What do vampires and whiteflies have in common?

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Yeah, you got it. Garlic!! They despise garlic. It's like the relationship Superman has with Kryptonite. When they get together, it's not a pretty sight. But sometimes, that's how it has to be. Do we want whiteflies to be enjoying our kale or do we want the kids at 24th Street Elementary enjoying it? Enough said, right? 

We've been testing our simple recipe out and are looking forward to the results. Beautiful, whitefly free kale! 

Try it yourself and see how it goes.  

Garlic Foliar Spray:

Ingredients

 1 head of garlic

1 bunch of green onions

Hot water 

Directions

Chop up garlic and green onions.

Steep in hot water.

Strain into a spray bottle.

Spritz your plants, don't forget the underside of the leaves!

Prepare to smell for the rest of the day. 


published How do we know our students love our recipes? in News 2012-05-03 13:32:07 -0700

How do we know our students love our recipes?

Well, that's simple, it's because they tell us they do! Chef Lovely was teaching Ms. Menendez's first graders how to make guacamole with roasted vegetables, when she saw one of the students taking notes on a scratch paper. When she went over to find out what was going on, the student told her he was writing the recipe down because he loved it so much and wanted to make it at home with his mom!

Try our recipe and tell us what you think!

Roasted Guacamole

Ingredients

2 avocados, small dice
1 small tomato, small dice
1/2 roasted bell pepper, small dice
2 cloves roasted garlic, minced
1/2 chipotle pepper, minced
lime juice, salt, and pepper to taste

Cooking Method

1. Mash avocados in a bowl with some lime juice

2. Chop all ingredients and stir into the avocados

3. Season with salt, pepper and a touch more lime juice

4. Serve with whole wheat pita chips and enjoy!!


published Sushi in the Garden!! in News 2012-05-03 13:30:20 -0700

Sushi in the Garden!!

When we think of garden fresh food, we often envision over-flowing baskets of ripe tomatoes, and tender greens, freshly harvested and ready to be made into a healthy salad.  So, when Chef Lovely let the classes know they would be preparing sushi; our students were surprised and excited!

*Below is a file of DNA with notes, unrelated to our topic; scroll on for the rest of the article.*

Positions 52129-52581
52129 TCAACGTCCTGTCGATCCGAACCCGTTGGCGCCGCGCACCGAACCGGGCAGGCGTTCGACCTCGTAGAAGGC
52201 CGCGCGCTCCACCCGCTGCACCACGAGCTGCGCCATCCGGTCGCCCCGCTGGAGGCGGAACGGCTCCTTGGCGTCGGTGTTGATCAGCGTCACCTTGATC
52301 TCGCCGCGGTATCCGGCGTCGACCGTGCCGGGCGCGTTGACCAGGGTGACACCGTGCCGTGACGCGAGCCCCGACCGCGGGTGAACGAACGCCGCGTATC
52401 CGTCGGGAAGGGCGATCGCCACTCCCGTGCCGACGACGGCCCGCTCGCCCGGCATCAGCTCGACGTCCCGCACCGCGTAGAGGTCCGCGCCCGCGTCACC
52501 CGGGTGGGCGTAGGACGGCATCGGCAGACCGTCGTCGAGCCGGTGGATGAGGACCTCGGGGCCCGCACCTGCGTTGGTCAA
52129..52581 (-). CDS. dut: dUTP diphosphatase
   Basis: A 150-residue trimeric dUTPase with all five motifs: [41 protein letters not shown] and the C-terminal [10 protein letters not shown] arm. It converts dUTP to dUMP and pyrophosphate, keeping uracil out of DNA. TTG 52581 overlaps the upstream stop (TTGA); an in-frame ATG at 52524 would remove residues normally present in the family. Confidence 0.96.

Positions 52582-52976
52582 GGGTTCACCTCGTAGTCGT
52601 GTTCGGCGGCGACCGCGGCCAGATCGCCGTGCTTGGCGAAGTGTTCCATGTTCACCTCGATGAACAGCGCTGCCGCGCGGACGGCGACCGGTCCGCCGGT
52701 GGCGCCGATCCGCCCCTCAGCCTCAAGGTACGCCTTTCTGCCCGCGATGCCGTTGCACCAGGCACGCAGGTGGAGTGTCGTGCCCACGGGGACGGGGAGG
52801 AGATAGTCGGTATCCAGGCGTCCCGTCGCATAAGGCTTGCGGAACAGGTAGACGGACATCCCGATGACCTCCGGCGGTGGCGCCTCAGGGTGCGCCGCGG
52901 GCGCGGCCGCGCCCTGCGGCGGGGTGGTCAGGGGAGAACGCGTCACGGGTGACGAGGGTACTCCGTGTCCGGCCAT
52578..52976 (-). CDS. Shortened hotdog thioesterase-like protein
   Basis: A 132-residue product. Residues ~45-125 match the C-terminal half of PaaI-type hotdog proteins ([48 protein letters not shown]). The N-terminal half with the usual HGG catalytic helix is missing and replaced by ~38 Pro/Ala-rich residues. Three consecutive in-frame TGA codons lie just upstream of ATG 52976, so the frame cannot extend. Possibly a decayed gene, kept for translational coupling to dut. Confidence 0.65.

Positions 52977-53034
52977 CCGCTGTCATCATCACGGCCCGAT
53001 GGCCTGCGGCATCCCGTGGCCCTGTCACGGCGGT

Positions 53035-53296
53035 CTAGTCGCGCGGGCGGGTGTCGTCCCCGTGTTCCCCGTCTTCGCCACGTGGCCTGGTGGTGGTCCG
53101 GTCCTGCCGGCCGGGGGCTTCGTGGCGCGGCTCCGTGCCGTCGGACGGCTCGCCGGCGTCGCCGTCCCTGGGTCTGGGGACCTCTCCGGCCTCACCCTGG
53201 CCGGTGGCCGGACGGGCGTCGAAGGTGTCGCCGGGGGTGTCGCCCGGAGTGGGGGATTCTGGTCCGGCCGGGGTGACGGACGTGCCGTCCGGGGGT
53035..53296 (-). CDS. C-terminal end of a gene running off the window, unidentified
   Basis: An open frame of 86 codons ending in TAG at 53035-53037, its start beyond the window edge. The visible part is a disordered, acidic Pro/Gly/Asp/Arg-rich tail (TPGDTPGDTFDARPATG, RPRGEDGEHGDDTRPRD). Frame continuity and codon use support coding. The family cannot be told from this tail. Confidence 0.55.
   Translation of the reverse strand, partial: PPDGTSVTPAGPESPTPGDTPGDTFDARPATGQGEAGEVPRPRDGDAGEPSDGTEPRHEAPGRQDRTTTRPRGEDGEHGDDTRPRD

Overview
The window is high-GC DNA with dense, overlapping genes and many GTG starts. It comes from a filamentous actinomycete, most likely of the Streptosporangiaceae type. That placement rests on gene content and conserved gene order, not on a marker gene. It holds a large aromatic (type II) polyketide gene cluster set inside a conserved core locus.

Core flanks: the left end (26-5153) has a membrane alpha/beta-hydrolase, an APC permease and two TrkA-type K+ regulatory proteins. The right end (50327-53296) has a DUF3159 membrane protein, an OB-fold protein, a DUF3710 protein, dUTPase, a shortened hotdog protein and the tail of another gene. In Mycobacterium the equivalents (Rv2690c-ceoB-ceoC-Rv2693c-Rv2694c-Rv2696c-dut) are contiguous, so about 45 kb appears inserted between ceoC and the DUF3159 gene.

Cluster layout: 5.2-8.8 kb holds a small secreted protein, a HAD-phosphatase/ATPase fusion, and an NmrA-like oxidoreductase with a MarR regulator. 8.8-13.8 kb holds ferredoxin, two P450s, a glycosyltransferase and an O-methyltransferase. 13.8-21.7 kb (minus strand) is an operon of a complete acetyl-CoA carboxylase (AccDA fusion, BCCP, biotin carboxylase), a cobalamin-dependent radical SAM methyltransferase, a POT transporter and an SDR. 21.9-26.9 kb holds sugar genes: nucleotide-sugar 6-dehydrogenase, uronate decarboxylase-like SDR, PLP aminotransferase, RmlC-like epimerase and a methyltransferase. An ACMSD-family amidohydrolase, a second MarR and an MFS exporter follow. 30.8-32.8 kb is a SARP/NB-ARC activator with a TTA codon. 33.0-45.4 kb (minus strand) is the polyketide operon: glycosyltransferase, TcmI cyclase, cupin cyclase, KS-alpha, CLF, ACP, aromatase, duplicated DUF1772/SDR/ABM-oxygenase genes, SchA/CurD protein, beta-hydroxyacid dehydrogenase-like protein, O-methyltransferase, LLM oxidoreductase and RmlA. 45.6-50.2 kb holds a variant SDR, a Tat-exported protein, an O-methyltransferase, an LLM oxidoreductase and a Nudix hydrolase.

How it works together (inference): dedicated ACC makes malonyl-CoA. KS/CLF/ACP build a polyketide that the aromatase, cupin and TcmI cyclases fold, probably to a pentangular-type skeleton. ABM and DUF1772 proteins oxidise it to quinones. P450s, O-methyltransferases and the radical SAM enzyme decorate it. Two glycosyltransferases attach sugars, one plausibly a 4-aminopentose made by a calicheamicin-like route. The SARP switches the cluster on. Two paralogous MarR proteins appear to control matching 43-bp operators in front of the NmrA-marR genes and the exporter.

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First, Chef Lovely led the students through the garden to harvest lettuce and mint, all while teaching the students what it means to harvest and how to tell when the food is ready, then it was time to roll! The students wrapped the sushi with Nori seaweed and inside the rolls they used brown rice, red bell peppers, cucumber, avocado, and the mint, and lettuce harvested just moments earlier (talk about fresh!)  As the students were intently focused on their sushi rolling skills, it was most exciting to hear them exclaim that brown rice is healthier than white rice, and that they know how to make the healthy choice.

Once the sushi was prepared the students were able to show off their very impressive chop sticks skills.  A wonderful calm fell over the dining tables while the students were happily enjoying their sushi, their mouths too full to talk. It was a truly beautiful afternoon in the garden classroom. Seeing the students so engaged, a Chinese Proverb comes to mind “Tell me and I’ll forget; show me and I may remember; involve me and I’ll understand.”


published First Garden Work Day of the School Year in Events 2012-05-03 13:26:09 -0700

published October Work Day 2009 in Events 2012-05-03 13:22:12 -0700

October Work Day 2009

Last Saturday GSF was our first work day of the school year. A huge THANK YOU to everyone who came out! It was an amazing turn out and we had a lot of fun! The garden looks beautiful and as a community we were able to get so much done! With the help of the volunteers, we were able to start a meadow in the CA native edibles area, build a mountain of compost, dig up and resoil old plots, build new plots, paint new signs, plant new seeds, spread out tons of hay, and so much more. Great job community!


published November 2009: Work Day! in Events 2012-05-03 13:18:34 -0700

November 2009: Work Day!